The petition states that the 42nd Amendment Act, 1976 is antithetical to the constitutional tenets as well as the historical and cultural theme of India. This plea before the apex court is a misuse of the platform. While an ongoing crisis of a pandemic where the courts are unable to deliberate on key issues, such petitions which are not of urgent importance must be treated as an attempt to waste the precious time of the court. Waking up to such headlines one tends to wonder, is India slowly marching towards despotism?

Citizenship (Amendment) Act, 2019

On one side where attempts are being made to remove the word secular from the preamble, attempts are underway to wipe out its essence and practice. The Citizenship Amendment Act has touched the raw chords of those Indians who have grown up to see India as the melting point of a diversity of cultures and tradition. It has been a betrayal of the age-long tradition of brotherhood. As an individual, we might recognise ourselves as a Hindu or a Muslim or a Sikh or maybe an atheist too.

But we are first and foremost citizens of India and there is no alternative to that. When asked questions about the ambiguity surrounding CAA, the government has been trying to evade the questions by simply saying that Muslims form a majority in Pakistan, Bangladesh and Afghanistan so there are bleak chances that they will face religious persecution there.

From excluding Muslims from the scope of the Act to the inclusion of Afghanistan, there are innumerable fallacies in this enactment. A modernised version of the right-wing ideology is being presented under the veil of venomous propaganda of establishing a Hindu Raj in a democracy.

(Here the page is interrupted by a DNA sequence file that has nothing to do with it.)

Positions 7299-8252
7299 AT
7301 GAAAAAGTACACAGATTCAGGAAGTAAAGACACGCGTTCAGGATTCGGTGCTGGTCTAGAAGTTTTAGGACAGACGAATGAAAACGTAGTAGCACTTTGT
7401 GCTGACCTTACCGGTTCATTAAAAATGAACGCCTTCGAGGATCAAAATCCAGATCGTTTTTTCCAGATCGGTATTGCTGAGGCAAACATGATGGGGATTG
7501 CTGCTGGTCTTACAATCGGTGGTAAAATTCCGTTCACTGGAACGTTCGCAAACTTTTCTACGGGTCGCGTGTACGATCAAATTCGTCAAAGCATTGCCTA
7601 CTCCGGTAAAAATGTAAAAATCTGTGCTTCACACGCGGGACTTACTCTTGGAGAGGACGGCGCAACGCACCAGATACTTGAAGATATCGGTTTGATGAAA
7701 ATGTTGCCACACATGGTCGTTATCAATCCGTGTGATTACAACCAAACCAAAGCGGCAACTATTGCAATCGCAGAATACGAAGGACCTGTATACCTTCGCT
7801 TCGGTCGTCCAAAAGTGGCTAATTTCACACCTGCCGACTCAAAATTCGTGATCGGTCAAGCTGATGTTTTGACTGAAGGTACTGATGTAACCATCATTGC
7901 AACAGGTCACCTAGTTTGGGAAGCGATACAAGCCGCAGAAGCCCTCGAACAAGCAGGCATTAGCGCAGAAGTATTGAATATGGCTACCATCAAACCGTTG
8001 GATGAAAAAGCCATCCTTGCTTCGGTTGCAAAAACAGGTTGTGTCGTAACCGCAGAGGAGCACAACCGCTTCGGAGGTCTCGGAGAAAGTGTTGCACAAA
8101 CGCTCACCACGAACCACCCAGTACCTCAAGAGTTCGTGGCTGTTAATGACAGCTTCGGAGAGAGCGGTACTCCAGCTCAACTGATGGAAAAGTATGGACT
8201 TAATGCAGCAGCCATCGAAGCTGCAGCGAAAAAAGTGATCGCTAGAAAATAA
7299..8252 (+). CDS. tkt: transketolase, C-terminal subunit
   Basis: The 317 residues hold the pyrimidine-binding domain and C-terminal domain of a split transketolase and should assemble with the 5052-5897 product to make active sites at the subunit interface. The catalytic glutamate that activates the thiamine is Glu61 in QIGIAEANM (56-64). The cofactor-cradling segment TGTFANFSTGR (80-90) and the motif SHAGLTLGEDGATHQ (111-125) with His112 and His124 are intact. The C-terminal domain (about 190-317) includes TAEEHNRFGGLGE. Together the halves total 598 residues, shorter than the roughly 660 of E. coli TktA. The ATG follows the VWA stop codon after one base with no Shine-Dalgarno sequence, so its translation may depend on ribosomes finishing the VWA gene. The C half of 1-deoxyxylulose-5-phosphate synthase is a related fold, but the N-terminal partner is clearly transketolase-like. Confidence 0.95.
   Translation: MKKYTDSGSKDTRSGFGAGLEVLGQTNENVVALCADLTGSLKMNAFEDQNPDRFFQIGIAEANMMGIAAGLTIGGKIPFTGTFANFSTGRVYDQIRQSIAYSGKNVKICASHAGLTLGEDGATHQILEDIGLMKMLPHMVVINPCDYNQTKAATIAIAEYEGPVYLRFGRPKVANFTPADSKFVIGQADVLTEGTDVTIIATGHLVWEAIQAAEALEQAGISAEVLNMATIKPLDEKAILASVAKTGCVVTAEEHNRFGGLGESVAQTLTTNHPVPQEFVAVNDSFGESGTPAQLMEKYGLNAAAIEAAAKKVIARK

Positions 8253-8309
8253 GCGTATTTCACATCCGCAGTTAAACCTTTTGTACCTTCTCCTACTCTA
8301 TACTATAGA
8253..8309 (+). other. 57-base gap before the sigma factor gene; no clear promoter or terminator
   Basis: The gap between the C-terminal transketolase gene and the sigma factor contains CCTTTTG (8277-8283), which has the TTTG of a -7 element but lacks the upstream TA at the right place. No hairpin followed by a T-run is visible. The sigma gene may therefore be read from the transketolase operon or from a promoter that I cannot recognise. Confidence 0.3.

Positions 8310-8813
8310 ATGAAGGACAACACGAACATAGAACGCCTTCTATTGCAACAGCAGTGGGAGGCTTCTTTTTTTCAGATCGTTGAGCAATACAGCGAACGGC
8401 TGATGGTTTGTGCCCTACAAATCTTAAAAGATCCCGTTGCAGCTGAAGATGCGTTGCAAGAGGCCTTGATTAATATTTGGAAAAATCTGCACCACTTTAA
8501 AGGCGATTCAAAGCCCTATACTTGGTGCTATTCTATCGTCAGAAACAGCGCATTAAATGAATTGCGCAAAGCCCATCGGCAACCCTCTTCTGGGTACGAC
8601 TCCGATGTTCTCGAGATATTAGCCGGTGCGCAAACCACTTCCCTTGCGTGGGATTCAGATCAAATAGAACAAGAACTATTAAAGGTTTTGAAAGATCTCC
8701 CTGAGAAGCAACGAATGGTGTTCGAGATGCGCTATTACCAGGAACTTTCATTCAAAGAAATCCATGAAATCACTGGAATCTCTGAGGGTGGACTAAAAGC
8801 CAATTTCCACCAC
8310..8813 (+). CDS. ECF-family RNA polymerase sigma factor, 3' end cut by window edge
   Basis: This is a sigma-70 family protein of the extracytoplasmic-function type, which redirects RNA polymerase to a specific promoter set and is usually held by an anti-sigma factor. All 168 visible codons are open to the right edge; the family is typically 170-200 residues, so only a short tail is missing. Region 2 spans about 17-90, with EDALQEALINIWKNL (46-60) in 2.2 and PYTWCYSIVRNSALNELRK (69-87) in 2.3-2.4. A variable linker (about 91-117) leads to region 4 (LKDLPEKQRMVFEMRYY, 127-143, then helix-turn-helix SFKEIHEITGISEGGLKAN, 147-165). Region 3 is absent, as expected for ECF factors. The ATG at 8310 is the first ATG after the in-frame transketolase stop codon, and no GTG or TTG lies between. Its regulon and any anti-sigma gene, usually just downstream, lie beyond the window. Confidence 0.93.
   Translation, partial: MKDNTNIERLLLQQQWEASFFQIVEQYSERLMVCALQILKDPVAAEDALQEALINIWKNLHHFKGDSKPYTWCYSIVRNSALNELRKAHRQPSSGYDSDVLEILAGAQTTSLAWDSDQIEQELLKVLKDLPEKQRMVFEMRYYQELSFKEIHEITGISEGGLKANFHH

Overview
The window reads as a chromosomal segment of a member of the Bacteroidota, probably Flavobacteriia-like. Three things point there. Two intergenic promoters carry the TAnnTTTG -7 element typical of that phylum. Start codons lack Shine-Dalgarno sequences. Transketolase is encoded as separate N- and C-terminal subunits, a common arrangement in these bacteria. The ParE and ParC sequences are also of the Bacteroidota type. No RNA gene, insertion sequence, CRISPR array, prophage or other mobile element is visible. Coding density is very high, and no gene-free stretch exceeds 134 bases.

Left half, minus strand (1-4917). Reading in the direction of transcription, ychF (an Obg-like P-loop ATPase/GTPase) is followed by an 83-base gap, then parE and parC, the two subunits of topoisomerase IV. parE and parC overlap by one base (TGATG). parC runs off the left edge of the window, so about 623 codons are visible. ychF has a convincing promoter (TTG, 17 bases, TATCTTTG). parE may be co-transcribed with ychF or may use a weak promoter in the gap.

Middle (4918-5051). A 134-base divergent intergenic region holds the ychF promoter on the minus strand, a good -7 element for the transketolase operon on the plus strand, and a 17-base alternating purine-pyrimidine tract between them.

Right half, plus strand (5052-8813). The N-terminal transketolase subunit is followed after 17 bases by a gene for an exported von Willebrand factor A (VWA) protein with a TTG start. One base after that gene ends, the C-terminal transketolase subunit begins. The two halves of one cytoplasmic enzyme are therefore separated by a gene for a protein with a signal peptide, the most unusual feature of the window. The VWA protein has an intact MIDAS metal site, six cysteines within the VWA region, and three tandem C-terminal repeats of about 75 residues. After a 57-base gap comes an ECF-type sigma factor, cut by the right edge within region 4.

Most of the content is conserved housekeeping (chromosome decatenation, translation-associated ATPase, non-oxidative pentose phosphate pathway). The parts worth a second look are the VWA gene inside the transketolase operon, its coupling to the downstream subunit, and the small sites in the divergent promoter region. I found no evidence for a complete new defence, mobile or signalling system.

There cannot be enough emphasis made on how Citizenship Amendment Act is promoting the idea of an India that might soon have a State religion. From the conceptualization to the provisions and finally, the rules of implementation of the Citizenship Amendment Act, are all against the very basic structure of the Constitution, which should not be altered if a healthy and safe democracy is to be maintained.

If one tends to think like a jurist then Article 14- Right to Equality is one of the most cherished provisions from the Constitution. But these developments suggest that a popular understanding of the term 'constitutionalism' is also fading into the abyss.

Arbitrary use of force by police

The primary point in the political theory of constitutionalism is limiting the scope of powers of a government agency following the provisions of our Constitution. This is because the unlimited scope of power can easily lead to a totalitarian state and as history stands witness, such arbitrary powers never work in favour of the welfare of the citizens.

It needs to be emphasized here that our Constitution-makers have differentiated the powers, duties and rights of the three branches of the government, legislative, executive and judiciary. The police force in India is a law enforcement agency. It means the scope of its powers is limited to ensuring proper implementation of the law and not using arbitrary force.